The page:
After living in a house in the ‘burbs, there were a few luxuries we had to give up in order to move into the city. Eric misses the obvious luxuries like the dishwasher, a driveway, and a disposal. I, on the other hand, miss the cabinets and counter space most of all. In the move to a much smaller place, a lot of my beloved, albeit superfluous, kitchen gadgets didn’t make the cut. Among the sad pile of discards was the rice cooker, the counter top griddle, and a slow cooker the size of a UFO.
Then there are the gadgets that I would probably risk life and limb for if there were ever a fire: the stand mixer, the food processor, and the Margaritaville (yes, I have a blender completely dedicated to the art of the margarita). But then there’s the unsung hero of my kitchen- the ice cream maker. Obviously, it made the cut. There is nothing better than homemade ice cream, and it’s not particularly hard to make either.
I’m not normally a fruity ice cream kinda girl. Actually, the whole chomping down on something rock hard and freezing cold thing makes me cringe. Since it’s my ice cream maker, I get to make the rules, and I say no big fruit chunks for me please. I’m on a serious peach kick right now so I ended up cooking some down with sugar, mashing them up so there wouldn’t be any huge freezing chunks, and mixing them into a very creamy vanilla base. While this was churning in the ice cream maker, I lost count of how many times I stuck my spoon in to sneak a taste. Eric, who was busy scrubbing dishes sans dishwasher, provided frequent scolding as I stuffed face with ice cream.
The base for my ice cream included egg yolks, heavy cream, sugar, and half a vanilla bean, to which I added my peaches during the churning process. You can make ice cream without the egg yolks, but the texture just isn’t the same. Otherwise known as creme anglaise, the base I used is rich and smooth due to the yolks.
The end product was vanilla-y with a side of sweet peach, and the two flavors combined perfectly to create a ridiculously delicious end of summer treat.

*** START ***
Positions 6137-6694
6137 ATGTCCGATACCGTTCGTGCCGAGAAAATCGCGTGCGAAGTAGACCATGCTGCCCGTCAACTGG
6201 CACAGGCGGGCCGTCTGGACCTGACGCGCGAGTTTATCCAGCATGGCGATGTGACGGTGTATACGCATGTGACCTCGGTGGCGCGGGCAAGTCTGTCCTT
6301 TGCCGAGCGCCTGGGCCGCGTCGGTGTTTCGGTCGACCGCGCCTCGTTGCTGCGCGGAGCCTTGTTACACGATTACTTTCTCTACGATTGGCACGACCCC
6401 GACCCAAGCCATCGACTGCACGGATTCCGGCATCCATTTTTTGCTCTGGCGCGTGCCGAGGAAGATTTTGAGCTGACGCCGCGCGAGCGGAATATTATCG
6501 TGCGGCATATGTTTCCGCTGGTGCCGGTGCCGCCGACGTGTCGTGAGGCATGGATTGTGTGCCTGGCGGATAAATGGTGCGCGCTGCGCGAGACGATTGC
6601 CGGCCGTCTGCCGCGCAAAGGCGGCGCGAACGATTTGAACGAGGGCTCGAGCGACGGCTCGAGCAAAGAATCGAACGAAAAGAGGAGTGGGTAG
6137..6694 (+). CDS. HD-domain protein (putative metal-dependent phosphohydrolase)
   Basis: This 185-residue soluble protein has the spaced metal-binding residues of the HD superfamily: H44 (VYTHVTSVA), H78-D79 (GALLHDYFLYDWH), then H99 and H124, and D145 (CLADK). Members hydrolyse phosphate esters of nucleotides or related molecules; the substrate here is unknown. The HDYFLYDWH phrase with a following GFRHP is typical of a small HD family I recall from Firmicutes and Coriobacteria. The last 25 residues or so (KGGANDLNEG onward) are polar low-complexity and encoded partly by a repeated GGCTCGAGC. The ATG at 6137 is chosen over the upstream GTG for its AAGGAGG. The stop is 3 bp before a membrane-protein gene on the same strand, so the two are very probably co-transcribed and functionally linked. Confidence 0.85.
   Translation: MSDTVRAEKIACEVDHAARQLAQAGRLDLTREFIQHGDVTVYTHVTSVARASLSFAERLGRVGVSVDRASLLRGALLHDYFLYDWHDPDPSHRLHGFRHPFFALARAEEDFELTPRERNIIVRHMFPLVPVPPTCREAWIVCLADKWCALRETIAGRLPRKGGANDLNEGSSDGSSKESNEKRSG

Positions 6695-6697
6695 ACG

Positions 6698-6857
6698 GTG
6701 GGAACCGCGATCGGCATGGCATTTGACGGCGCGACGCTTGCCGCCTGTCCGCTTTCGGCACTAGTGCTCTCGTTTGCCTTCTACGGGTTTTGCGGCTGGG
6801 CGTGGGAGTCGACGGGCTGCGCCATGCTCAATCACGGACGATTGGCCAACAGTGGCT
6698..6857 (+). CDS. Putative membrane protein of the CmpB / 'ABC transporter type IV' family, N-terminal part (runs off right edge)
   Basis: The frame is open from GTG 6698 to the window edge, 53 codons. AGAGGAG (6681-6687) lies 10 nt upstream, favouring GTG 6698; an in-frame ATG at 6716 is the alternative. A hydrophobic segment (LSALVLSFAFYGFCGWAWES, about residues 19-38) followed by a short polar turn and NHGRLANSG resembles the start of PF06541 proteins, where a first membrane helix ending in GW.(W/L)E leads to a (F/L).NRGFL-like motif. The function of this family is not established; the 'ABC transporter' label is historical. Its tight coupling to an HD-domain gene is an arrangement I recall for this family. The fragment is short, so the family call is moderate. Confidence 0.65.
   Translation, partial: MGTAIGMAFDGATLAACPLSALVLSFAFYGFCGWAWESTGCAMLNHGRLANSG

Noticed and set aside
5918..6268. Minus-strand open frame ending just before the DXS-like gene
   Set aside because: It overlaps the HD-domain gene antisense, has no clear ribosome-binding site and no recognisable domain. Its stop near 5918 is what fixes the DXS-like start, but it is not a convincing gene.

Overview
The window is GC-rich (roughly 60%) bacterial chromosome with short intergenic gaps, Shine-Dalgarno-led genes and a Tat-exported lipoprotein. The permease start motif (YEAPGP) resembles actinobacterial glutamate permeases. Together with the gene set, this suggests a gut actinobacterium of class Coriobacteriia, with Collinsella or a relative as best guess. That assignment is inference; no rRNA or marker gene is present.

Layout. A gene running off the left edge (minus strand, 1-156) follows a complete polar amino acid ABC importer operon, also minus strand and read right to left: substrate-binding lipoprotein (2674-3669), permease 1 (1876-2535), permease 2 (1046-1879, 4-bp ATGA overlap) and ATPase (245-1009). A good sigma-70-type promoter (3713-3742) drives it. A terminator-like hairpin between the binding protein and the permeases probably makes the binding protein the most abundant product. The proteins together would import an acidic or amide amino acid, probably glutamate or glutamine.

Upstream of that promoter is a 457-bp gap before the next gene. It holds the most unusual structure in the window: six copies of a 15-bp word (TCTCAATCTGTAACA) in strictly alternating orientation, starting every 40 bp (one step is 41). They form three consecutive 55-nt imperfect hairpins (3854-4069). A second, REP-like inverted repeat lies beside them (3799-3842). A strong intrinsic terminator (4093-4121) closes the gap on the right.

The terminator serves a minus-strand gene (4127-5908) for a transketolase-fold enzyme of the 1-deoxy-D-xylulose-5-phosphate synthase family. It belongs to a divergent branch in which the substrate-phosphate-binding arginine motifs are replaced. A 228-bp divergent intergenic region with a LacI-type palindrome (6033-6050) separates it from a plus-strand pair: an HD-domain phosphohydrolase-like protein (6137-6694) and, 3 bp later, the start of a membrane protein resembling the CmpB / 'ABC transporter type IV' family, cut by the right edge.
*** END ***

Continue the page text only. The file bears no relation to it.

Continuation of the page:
What kitchen gadgets could you not live without?
Recipe: Vanilla Peach Ice Cream
- 5 ripe peaches, peeled, pitted, and cut into small chunks
- 3/4 cup sugar (divided into 1/4 cup and 1/2 cup)
- 2 1/2 cups heavy cream
- half a vanilla bean, with seeds scraped
- 5 egg yolks
In a small saucepan, combine 1/4 cup of the sugar with the chopped peaches. Cook on medium heat, stirring often, until soft and slightly jammy and thick in texture. Remove from the heat and mash with a potato masher (or blend in a blender or food processor) to desired chunkiness. Set aside in a small bowl and allow to cool completely.
Place the heavy cream in a small saucepan with the vanilla bean. On low heat, warm the cream until slight bubbles form along the edges of the pan. Do not boil. Meanwhile, in a large bowl, whisk egg yolks and slowly begin pouring in 1/2 cup sugar. Whisk in a back and forth motion until thick and pale yellow in color.
Remove the cream from the heat and add about 1 tablespoon of it to the yolk mixture, whisking constantly. Continue adding the warm cream a little at a time so that the yolks don’t curdle. Once about half of the cream is in the yolks, pour in the rest in a slow and steady stream. Prepare a large bowl filled with ice and enough cold water to cover the ice. Place a slightly smaller bowl atop the ice so that it nests inside but won’t tip into the ice water.
Return the cream and egg mixture to the stove in a medium sauce pan on very low heat. Stir with a wooden spoon constantly until the mixture becomes slightly thick and will coat the back of the spoon without sliding right off. The process could take about 10-15 minutes. Once thickened, immediately strain the mixture through a fine mesh sieve into the bowl perched atop the ice water. This will cool the mixture down enough that the yolk won’t continue cooking and start to curdle. Chill the base completely in the refrigerator before using with the ice cream maker. Once chilled, churn in your ice cream maker. Add in the peaches during the last five minutes of churning. Freeze until firm.